Survey: Many Organizations Unprepared for Aging Workforce

Challenge for HR is to educate leaders on advantages older workers bring to the workplace

By Kathy Gurchiek Jan 13, 2015
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Few U.S.-based employers are making a concerted effort to change their strategies in order to recruit and retain older workers, even as many employees in their workforces approach and reach retirement age, according to a survey the Society for Human Resource Management (SHRM) conducted with 1,913 U.S.-based employers.

Only 3 percent of organizations report having a formal strategy to recruit older workers and only 4 percent have a formal retention strategy for this demographic.

SHRM released the survey results in its report Preparing for an Aging Workforce on Jan. 13, 2015. About one-half of HR professionals said they did not think the potential loss of talent during the next one to two years would have an impact on their industry or organization, but one-third indicated they believed it would be a problem or a crisis in the next six to 10 years. SHRM’s research comes as more than 75 million Baby Boomers reach retirement age.

“By 2030, when all Baby Boomers will have turned 65, fully 18 percent of the nation’s population will be at least that age,” the Washington Post reported in July 2014, citing Pew Research Center population projections. Referencing a Social Security Administration report and the Pew Research Center findings, the Post noted that by contrast, “today, just 13 percent of Americans are ages 65 and older.”

It’s not that there are not enough members of Generations X and Y to replace older workers.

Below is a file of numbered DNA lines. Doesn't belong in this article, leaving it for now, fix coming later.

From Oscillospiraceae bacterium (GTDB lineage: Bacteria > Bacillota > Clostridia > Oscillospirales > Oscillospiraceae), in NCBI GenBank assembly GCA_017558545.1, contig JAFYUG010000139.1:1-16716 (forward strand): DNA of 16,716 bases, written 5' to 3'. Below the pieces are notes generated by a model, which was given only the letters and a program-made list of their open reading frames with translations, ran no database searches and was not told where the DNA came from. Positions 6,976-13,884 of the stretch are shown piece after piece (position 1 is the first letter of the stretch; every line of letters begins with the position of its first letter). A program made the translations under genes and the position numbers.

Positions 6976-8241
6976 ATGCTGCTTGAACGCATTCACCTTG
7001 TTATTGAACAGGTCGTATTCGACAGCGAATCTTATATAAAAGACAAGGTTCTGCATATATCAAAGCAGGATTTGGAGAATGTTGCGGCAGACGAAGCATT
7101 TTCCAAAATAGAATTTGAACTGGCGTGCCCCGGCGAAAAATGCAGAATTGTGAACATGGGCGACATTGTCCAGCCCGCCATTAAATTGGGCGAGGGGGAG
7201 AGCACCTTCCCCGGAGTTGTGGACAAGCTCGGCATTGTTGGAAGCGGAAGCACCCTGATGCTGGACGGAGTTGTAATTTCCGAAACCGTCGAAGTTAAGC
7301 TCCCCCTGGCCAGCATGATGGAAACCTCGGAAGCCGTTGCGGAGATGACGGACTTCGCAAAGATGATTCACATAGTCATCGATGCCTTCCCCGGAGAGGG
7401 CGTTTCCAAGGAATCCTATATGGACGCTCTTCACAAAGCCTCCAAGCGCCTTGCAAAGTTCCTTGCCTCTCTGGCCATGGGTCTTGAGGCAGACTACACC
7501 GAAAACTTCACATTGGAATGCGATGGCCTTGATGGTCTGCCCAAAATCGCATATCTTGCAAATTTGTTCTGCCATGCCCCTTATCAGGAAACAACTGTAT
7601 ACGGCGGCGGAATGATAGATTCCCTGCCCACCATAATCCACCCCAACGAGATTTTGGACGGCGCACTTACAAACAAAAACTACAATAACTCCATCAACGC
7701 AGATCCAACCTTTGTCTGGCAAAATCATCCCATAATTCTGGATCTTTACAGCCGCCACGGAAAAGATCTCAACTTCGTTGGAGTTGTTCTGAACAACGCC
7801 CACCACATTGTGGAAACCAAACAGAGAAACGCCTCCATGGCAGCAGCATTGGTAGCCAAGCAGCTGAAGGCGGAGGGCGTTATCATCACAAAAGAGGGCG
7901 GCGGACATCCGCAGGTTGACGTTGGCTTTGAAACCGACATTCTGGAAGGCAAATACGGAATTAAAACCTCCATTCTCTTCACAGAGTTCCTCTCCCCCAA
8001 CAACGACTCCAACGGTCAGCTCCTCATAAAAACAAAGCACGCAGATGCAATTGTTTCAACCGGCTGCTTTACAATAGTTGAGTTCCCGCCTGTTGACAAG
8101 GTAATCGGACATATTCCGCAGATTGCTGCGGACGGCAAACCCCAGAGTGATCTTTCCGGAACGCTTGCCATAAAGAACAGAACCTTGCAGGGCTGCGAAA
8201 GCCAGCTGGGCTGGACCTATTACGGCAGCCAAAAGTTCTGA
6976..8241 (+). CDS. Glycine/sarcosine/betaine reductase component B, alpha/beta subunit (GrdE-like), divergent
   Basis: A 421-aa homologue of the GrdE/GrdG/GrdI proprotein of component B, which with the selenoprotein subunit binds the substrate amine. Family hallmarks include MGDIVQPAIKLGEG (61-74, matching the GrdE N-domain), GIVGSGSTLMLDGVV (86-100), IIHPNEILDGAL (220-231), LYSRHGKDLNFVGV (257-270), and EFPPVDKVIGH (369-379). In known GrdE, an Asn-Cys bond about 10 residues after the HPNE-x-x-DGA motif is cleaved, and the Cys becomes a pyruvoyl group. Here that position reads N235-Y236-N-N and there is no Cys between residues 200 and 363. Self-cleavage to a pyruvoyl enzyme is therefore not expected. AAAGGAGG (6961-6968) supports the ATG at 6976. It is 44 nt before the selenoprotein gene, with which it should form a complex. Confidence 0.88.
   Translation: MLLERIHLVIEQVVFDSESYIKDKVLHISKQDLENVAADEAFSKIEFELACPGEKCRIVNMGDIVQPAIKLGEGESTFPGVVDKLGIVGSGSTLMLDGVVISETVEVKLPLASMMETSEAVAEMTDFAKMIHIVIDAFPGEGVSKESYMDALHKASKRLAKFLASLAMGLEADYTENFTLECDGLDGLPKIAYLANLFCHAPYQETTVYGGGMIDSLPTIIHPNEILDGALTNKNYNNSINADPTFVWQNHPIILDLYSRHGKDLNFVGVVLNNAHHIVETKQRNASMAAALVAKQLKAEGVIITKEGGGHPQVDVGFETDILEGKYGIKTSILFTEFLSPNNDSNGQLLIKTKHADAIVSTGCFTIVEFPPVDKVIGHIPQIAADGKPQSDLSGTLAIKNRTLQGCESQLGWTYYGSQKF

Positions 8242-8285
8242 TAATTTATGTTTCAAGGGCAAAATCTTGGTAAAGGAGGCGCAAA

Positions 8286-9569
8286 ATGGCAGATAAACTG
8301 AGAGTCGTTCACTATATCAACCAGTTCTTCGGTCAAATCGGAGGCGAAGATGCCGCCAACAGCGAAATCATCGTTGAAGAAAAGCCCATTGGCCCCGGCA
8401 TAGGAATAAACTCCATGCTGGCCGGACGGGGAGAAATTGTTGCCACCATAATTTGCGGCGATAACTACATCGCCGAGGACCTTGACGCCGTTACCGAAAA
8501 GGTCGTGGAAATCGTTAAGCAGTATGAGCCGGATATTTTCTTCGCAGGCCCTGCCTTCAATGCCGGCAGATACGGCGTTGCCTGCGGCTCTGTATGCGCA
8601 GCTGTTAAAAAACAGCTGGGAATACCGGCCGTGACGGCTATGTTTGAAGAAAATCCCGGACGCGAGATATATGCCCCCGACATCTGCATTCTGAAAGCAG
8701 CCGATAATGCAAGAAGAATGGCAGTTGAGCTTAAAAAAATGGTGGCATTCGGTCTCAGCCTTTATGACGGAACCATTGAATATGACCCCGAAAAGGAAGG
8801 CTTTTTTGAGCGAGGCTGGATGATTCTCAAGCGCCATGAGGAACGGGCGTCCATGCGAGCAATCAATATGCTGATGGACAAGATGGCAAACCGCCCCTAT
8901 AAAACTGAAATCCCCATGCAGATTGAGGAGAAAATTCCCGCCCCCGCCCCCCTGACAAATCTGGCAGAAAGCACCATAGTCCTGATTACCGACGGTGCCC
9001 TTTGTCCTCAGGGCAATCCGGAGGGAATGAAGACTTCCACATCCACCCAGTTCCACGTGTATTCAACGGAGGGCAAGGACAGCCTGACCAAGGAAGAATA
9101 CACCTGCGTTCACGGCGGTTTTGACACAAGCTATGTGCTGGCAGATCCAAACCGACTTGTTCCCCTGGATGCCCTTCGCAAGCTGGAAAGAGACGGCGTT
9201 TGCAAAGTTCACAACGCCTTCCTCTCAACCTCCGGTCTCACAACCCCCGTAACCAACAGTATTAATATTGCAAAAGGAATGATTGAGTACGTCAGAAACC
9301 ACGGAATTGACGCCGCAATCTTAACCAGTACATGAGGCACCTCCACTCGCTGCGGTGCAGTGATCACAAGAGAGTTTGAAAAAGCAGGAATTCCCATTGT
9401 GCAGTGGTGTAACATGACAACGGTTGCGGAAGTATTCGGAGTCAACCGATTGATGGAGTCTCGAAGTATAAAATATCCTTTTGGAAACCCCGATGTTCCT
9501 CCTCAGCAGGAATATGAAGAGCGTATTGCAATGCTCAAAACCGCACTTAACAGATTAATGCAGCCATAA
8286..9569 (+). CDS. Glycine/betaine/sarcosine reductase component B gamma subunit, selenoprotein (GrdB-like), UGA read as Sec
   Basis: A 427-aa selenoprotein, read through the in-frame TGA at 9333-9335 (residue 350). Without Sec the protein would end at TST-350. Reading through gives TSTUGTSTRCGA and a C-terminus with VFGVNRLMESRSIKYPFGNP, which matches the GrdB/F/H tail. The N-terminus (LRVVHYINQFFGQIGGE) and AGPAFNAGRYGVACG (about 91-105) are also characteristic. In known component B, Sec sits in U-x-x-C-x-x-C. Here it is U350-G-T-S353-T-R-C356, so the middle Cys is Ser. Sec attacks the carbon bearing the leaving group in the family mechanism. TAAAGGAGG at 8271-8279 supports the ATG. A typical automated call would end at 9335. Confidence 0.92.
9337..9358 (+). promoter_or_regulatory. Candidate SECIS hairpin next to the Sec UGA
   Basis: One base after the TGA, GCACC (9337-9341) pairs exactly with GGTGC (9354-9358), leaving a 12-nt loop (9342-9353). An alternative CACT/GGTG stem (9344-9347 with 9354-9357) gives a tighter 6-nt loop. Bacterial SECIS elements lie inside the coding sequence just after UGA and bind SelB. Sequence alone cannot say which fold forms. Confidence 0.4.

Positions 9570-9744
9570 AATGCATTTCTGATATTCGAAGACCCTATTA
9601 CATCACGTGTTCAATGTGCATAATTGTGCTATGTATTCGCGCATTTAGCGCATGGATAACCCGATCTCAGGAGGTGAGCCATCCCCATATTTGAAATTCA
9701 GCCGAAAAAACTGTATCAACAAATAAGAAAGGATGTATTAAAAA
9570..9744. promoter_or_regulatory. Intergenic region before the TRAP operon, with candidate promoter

“Gen X and the Millennials are well-educated generations. It’s just that the need for skilled, educated and experienced workers is going up and up,” explained Jennifer Schramm, SHRM’s manager of workplace trends and forecasting.

She pointed to a SHRM Foundation report, The Aging Workforce: Leveraging the Talents of Mature Employees, which noted that the population of younger workers with the education and skills to replace Baby Boomers is not large enough—or growing fast enough—to make up for the older generation’s departure.

“This is why [employers] will want to hold onto their experienced and skilled older workers as long as they can,” Schramm said.

Pew noted that in the U.S., the age of the population has been reflected by what demographers call an “age pyramid,” which is now morphing into an “age rectangle.” By 2060, the U.S. will have almost as many Americans over age 85 as under age 5 as a result of longer life spans and lower birth rates.

“Convincing workers to delay retirement and stay in the workforce will be an important HR responsibility in the years ahead, but preparing for these changes could be challenging if managers and organizational leaders do not lend their support in these efforts,” SHRM and the SHRM Foundation wrote in the report.

The survey for the Preparing for an Aging Workforce report was administered to randomly selected SHRM members from May-July 2014 as part of a three-year national Aging Workforce Initiative underwritten by the Alfred P. Sloan Foundation.

A minority of HR professionals indicated that their organization had analyzed the impact of workers ages 55 and older leaving their organization (17 percent), identified their future workforce needs (21 percent) or identified potential skills gaps that may arise (20 percent) within the next six to 10 years.